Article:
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Young Inventors - The Value of Intellectual Property

From Mary Bellis,
Your Guide to Inventors.
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What good are inventions?

Throughout history, inventions have helped people discover new worlds, build communities, develop resources, increase productivity, cure diseases, ease burdens, and enjoy life to the fullest.


New inventions lead to new technologies, create new jobs, and improve our quality of life. A patent helps an inventor to make money from his or her invention by allowing only the inventor or those who get his or her permission to make and sell the invention. Patents encourage investing in research since research results in new inventions.

In 1900, a Japanese diplomat who was sent to the United States to study the American patent system had this to say, "We (Japan) have looked about us to see what nations are the greatest, so that we can be like them. We asked what made the United States such a great nation? We investigated and found that it was patents."

What Is Intellectual Property?

Patents, trademarks, copyrights, and trade secrets are "intellectual property". These are products that come from a creative mind. Intellectual property is imagination made real. It is another asset just like your home, your car, or your bank account. Just like other kinds of property, intellectual property needs to be protected from theft and misuse.

Making An Invention Famous With Brand Names and Trademarks

If an invention is new and unfamiliar, it is important for inventors to create a good brand name to call their invention. An interesting brand name or trademark can attract customers. Sometimes it take a while for a trademark to catch on and the fact that the invention is desirable is what eventually makes the trademark for the invention popular. In other cases, when the new invention may be okay, but not great, a really catchy trademark can make the invention even more successful.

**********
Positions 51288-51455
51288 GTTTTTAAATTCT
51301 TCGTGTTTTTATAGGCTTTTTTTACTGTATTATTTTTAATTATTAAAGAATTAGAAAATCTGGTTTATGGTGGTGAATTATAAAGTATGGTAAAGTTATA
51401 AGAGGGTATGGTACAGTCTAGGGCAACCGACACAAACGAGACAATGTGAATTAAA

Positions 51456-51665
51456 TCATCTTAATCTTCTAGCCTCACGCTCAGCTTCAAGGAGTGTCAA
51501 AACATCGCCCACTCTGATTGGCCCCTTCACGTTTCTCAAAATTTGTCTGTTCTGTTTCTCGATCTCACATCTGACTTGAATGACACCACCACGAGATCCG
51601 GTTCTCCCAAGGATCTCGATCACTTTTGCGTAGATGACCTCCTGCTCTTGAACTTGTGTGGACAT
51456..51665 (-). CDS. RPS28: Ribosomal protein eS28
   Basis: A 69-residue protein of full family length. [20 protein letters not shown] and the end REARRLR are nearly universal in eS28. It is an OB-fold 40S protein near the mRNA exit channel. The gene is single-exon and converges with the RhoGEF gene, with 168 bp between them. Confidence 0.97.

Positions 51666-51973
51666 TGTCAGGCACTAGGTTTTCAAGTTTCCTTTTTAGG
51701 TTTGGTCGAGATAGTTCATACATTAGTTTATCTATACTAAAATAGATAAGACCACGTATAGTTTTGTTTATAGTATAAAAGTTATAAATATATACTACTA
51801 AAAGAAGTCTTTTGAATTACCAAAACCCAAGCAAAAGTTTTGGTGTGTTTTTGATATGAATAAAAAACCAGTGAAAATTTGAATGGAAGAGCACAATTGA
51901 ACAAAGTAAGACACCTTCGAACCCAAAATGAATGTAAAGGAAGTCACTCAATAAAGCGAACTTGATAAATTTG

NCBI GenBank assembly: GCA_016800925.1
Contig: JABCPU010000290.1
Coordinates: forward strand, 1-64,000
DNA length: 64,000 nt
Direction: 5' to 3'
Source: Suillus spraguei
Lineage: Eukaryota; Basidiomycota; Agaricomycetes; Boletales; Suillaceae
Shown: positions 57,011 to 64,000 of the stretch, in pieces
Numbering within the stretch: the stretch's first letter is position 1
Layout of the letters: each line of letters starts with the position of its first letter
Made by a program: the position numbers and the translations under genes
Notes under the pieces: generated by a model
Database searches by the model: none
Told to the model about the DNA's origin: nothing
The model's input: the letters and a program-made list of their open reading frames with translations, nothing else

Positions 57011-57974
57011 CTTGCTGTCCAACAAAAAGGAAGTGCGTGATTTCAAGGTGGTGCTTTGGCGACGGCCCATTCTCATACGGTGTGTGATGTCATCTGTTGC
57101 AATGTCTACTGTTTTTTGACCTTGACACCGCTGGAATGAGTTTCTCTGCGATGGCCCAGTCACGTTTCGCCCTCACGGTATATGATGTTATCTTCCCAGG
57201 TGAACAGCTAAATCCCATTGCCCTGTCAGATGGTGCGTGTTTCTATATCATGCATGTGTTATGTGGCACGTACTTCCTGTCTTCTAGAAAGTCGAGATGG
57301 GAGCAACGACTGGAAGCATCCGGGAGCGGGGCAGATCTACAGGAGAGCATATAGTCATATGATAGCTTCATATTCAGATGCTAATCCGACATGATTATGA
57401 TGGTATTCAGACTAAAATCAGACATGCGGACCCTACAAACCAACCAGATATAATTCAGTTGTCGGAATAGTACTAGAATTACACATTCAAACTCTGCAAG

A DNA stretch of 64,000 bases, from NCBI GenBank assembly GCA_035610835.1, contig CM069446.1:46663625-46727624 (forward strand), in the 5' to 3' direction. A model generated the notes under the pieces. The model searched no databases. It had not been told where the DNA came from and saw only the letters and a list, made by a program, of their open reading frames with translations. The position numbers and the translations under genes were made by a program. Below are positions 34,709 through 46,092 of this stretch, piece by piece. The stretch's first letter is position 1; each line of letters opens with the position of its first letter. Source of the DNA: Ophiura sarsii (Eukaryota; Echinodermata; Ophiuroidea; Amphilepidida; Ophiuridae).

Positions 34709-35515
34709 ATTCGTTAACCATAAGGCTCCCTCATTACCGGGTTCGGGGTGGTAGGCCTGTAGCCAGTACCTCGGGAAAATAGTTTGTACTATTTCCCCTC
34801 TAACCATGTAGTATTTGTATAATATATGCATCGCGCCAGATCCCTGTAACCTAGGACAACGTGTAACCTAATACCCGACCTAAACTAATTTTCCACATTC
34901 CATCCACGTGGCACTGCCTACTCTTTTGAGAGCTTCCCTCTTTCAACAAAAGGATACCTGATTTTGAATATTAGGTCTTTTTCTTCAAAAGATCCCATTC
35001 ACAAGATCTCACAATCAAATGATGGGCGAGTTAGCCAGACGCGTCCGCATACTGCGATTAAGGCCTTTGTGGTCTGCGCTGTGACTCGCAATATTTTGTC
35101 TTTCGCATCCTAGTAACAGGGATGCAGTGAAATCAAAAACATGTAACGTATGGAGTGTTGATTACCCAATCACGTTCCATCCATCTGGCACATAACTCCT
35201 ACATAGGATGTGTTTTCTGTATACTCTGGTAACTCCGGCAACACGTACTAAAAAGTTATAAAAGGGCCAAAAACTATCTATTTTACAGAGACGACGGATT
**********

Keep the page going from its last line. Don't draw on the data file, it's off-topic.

What Does Generic Mean?

A trademark can become from the customer's point of view, a generic name. For example, the word escalator was once the trademark for a moving stairway. There was the Escalator brand of moving stairway and other moving stairways were never called Escalators. Now escalator is the word we use for all moving stairways and nobody uses the name moving stairway. If a trademark becomes too familiar or generic nobody can claim trademarks rights to that name. Inventors can lose their exclusive right to use a trademark.

Trademark Symbols - TM, SM, ®

What is the difference between the notations TM or SM and the ® or registration symbol? TM and SM usually indicate that someone is claiming trademark rights, however, they have not registered the trademark with the with the United States Patent and Trademark Office or USPTO.

The ® registration symbol can only be used after the trademark is actually registered with the United States Patent and Trademark Office USPTO.

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